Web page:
May 15,University of Houston Credit:
Household Appliances Timeline The technologies that created the 20th century's laborsaving household devices owe a huge debt to electrification, which brought light and power into the home.
Then two major engineering innovations—resistance heating and small, efficient motors—led to electric stoves and irons, vacuum cleaners, washers, dryers, and dishwashers.
In the second half of the century advances in electronics yielded appliances that could be set on timers and even programmed, further reducing the domestic workload by allowing washing and cooking to go on without the presence of the human launderer or cook.
Engine-powered vacuum cleaner British civil engineer H. Cecil Booth patents a vacuum cleaner powered by an engine and mounted on a horse-drawn cart. Teams of operators would reel the hoses into buildings to be cleaned.
Lightweight electric iron introduced Earl Richardson of Ontario, California, introduces the lightweight electric iron. After complaints from customers that it overheated in the center, Richardson makes an iron with more heat in the point, useful for pressing around buttonholes and ruffles.
Electric filaments improved Engineer Albert Marsh patents the nickel and chromium alloy nichrome, used to make electric filaments that can heat up quickly without burning out.
The advent of nichrome paves the way, 4 years later, for the first electric toaster. First practical domestic vacuum cleaner James Spangler, a janitor at an Ohio department store who suffers from asthma, invents his "electric suction-sweeper," the first practical domestic vacuum cleaner.
It employs an electric fan to generate suction, rotating brushes to loosen dirt, a pillowcase for a filter, and a broomstick for a handle.
This gives the vacuum cleaner more horsepower, higher airflow and suction, better engine cooling, and more portability than was possible with the larger, heavier induction motor.
And the rest, as they say, is history. First commercially successful electric toaster Frank Shailor of General Electric files a patent application for the D, the first commercially successful electric toaster.
The D has a single heating element and no exterior casing. It has no working parts, no controls, and no sensors; a slice of bread must be turned by hand to toast on both sides. First refrigerator for home use Fred W.
Wolf of Fort Wayne, Indiana, invents the first refrigerator for home use, a small unit mounted on top of an old-fashioned icebox and requiring external plumbing connections.
Only in would a hermetically sealed standalone home refrigerator of the modern type, based on pre work by Marcel Audiffren of France and by self-trained machinist Christian Steenstrup of Schenectady, New York, be commercially introduced. This and other early models use toxic gases such as methyl chloride and sulfur dioxide as refrigerants.
On units not hermetically sealed, leaks—and resulting explosions and poisonings—are not uncommon, but the gas danger ends in with the advent of Freon-operated compressor refrigerators for home kitchens. First electric dishwasher on the market The Walker brothers of Philadelphia produce the first electric dishwasher to go on the market, with full-scale commercialization by Hotpoint and others in Calrod developed Charles C.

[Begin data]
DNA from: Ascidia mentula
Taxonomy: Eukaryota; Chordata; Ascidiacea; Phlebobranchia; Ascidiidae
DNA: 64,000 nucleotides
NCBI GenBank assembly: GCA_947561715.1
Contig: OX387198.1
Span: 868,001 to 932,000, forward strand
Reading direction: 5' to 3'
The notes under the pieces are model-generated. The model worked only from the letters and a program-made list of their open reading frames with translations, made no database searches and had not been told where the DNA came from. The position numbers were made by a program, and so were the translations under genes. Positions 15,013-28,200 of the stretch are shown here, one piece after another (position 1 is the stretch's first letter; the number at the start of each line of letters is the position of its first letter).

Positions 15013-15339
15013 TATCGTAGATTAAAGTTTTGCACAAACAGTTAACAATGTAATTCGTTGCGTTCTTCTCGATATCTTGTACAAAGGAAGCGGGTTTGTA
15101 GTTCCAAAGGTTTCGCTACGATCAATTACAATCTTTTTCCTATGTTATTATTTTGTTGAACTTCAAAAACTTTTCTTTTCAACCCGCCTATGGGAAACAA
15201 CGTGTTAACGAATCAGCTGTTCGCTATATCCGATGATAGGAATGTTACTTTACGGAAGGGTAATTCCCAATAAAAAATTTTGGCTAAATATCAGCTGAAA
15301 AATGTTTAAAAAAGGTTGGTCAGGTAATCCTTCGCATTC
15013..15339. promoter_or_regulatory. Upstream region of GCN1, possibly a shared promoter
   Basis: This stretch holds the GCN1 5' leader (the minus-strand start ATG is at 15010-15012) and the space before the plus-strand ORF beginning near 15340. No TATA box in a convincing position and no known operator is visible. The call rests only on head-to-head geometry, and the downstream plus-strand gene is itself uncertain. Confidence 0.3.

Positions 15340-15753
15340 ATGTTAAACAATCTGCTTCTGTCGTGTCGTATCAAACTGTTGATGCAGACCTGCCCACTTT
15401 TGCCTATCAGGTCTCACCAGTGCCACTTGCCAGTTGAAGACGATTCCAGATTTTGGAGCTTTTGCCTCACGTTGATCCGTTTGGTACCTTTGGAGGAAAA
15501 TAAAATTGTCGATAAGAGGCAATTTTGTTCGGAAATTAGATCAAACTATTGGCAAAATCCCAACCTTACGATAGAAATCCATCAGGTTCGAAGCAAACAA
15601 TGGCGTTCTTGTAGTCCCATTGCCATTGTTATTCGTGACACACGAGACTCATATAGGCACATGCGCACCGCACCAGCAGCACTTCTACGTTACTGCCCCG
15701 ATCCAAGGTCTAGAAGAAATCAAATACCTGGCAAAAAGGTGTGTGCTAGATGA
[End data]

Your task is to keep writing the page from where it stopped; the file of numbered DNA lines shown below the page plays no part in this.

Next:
Abbot of General Electric develops an electrically insulating, heat conducting ceramic "Calrod" that is still used in many electrical household appliances as well as in industry.
The invention finally reaches the marketplace in under the name Toastmaster. First iron with an adjustable temperature control The Silex Company introduces the first iron with an adjustable temperature control.
The thermostat, devised by Joseph Myers, is made of pure silver. First garbage disposal John W. Hammes, a Racine, Wisconsin, architect, develops the first garbage disposal in his basement because he wants to make kitchen cleanup work easier for his wife.
Nicknamed the "electric pig" when first introduced by the Emerson Electric Company, the appliance operates on the principle of centrifugal force to pulverize food waste against a stationary grind ring so it would easily flush down the drain.
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Washing machine to wash, rinse, and extract water from clothes John W.Energy efficiency means using less energy to provide the same service. For example, a compact fluorescent bulb is more efficient than a traditional incandescent bulb as it uses much less.
Words Essay on Conservation of Energy. Article shared by. When we save energy, we also save money. Green buildings which use natural light and energy- efficient materials save a lot of energy by reducing the need for more lights and air-conditioners, central heating, etc.
Short Essay on Conservation of Energy ( Words) Important. Technical Notes: Superconductivity also seems to be an example of a process that runs forever. Most physics textbooks explain that superconductivity is not perpetual motion because it is .
Photosynthesis is a process used by plants and other organisms to convert light energy into chemical energy that can later be released to fuel the organisms' activities. This chemical energy is stored in carbohydrate molecules, such as sugars, which are synthesized from carbon dioxide and water – hence the name photosynthesis, from the Greek φῶς, phōs, "light", and σύνθεσις.
Write an essay in which you explain how Paul Bogard builds an argument to persuade his audience that natural darkness should be preserved. In your essay, analyze how Bogard uses one or more of the features in the directions that precede the passage (or features of your own choice) to strengthen the logic and persuasiveness of his argument.
German-born physicist Albert Einstein introduces his special theory of relativity, which states that the laws of nature are the same for all observers and that the speed .